Black Maternal Health Week
- Deepen the national conversation about Black maternal health in the US;
- Amplify community-driven policy, research, and care solutions;
- Center the voices of Black Mamas, women, families, and stakeholders;
- Provide a national platform for Black-led entities and efforts on maternal health, birth and reproductive justice; and
- Enhance community organizing on Black maternal health.
Black Maternal Health Week takes place every year from April 11 –17. The month of April is recognized in the United States as National Minority Health Month – a month-long initiative to advance health equity across the country on behalf of all racial and ethnic minorities.
The campaign and activities for Black Maternal Health Week serve to amplify the voices of Black mamas and center the values and traditions of the reproductive and birth justice movements. Activities during BMHW are rooted in human rights, reproductive justice, and birth justice frameworks.
As a department, we’ve been privileged to host talks by national experts on health equity and Black maternal health, and have many folks within our department researching in this area. Take a look at some Grand Rounds presentations, articles, and interviews from the UW Department of Ob-Gyn.
McMaster University Centre for Health Economics and Policy Analysis 2020 Labelle Lecture: Saving Black Women and Babies: Leveraging Data and Community Engagement to Achieve Health Equity (Dr. Tiffany Green)
Grand Rounds: Addressing Microaggressions in Health Care (UW Health Diversity, Equity and Inclusion Department)
Women’s Health & Health Equity Research Symposium Keynote 2020: Ministration without Representation: The Essential Roles of Inclusion and Voice in Creating Health Equity (Dr. Erica Marsh)
Women’s Health & Health Equity Research Symposium Keynote 2019: Saving Black Mothers and Babies: What do the Data Tell Us? (Dr. Tiffany Green)
Grand Rounds: The Face of My Ob-Gyn: Why Diversity Matters (Dr. Han Cun)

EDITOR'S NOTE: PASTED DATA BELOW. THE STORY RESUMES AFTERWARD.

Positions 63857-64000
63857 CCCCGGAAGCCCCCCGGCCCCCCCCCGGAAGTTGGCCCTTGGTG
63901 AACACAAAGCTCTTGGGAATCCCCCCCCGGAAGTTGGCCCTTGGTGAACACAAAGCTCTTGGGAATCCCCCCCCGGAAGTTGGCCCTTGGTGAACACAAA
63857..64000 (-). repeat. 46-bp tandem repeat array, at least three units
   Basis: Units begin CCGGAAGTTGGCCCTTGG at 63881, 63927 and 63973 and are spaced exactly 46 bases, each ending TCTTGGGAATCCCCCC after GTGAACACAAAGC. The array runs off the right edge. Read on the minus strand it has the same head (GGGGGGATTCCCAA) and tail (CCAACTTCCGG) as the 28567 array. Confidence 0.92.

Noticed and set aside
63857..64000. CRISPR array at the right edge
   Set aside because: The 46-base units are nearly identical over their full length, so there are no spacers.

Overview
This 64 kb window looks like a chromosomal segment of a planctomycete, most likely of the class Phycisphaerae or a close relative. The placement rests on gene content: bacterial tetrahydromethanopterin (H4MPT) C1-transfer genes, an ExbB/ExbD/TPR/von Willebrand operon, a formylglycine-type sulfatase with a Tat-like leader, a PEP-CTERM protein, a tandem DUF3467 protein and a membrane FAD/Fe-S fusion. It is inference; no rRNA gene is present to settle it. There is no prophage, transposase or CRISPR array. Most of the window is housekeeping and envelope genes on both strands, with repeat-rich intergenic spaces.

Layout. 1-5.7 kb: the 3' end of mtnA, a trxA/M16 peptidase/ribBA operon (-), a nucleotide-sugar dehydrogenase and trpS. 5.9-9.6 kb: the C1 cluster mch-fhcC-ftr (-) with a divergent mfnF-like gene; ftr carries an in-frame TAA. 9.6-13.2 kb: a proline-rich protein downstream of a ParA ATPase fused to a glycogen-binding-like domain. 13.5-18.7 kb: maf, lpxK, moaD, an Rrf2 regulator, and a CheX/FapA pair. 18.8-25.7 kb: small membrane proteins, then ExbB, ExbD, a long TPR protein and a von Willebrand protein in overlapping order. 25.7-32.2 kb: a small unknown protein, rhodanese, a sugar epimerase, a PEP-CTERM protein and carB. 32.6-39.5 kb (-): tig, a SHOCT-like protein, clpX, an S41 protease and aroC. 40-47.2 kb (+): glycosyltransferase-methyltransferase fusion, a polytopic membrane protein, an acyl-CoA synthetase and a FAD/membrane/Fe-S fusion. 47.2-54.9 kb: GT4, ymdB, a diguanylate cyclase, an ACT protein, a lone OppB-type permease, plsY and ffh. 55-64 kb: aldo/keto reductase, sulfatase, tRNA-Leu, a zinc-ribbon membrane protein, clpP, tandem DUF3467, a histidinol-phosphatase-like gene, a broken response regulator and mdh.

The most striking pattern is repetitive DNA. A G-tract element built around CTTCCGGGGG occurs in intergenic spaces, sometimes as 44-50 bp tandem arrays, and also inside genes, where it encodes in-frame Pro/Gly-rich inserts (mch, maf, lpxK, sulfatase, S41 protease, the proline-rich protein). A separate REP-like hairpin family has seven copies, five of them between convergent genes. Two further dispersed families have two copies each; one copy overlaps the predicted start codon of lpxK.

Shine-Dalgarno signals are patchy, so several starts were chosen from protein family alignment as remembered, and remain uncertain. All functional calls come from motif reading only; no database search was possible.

Grand Rounds: Reproductive Justice, Locally Applied (Dr. David Turok)
Women’s Health & Health Equity Research Symposium Keynote 2017: Challenges in Achieving Equity in Health Outcomes (Dr. Haywood Brown)
Rethinking Bias to Achieve Maternal Health Equity: Changing Organizations, Not Just Individuals (Obstetrics & Gynecology, May 2021) – Dr. Tiffany Green, Dr. Heidi Brown, Dr. Jasmine Zapata, Nao Hagiwara
Wisconsin Medical Journal Special Issue: The Impact of Race and Racism on Health
- Listening to Black Women: The Critical Step to Eliminating Wisconsin's Black Birth Disparities (Lisa Peyton-Caire, MSEd, Alia Stevenson, MS)
- Prenatal Racial Discrimination Associated With Dissatisfaction With Prenatal Care (Katie Gillespie, DNP)
Statement from Holmes-Drammeh in support of Perinatal Workforce Act, as part of Black Maternal Health Momnibus legislation
What will the US election mean for Black-white disparities in maternal and child health? (Medical News Today, October 2020) – Dr. Tiffany Green reviews policy platforms around the Affordable Care Act, hospital-level reforms, family planning care, and racial bias in health care.
A Case Study on A University-Community Partnership to Eliminate Racial Disparities in Infant Mortality: Effective Strategies and Lessons Learned (Social Work in Public Health, October 2019 – Dr. Deborah Ehrenthal)
Saving Our Babies: Low Birthweight Engagement Final Report - Foundation for Black Women's Wellness
Proposed Legislation Aims To Address Racial Disparities In Maternal Health Care (Wisconsin Public Radio, February 2021) – Dr. Tiffany Green discusses about Wisconsin’s maternal mortality and preterm birth inequities, and federal Black Maternal Health Momnibus legislation.
U.S. Lawmakers Propose Expansive ‘Momnibus Act’ (WORT Community Radio, February 2021) – Dr. Tiffany Green offers additional perspective on the Perinatal Workforce Act, including crucial points about workforce retention, how maternal health care deserts can affect health outcomes, and ways civil rights laws could be leveraged to protect Black patients from discrimination.
Postpartum depression in women of color: ‘More work needs to be done’ (Medical News Today, July 2020) – Dr. Tiffany Green discusses factors that lead to increased rates of postpartum depression for women of color, and coverage gaps that may affect access to behavioral health care for some women.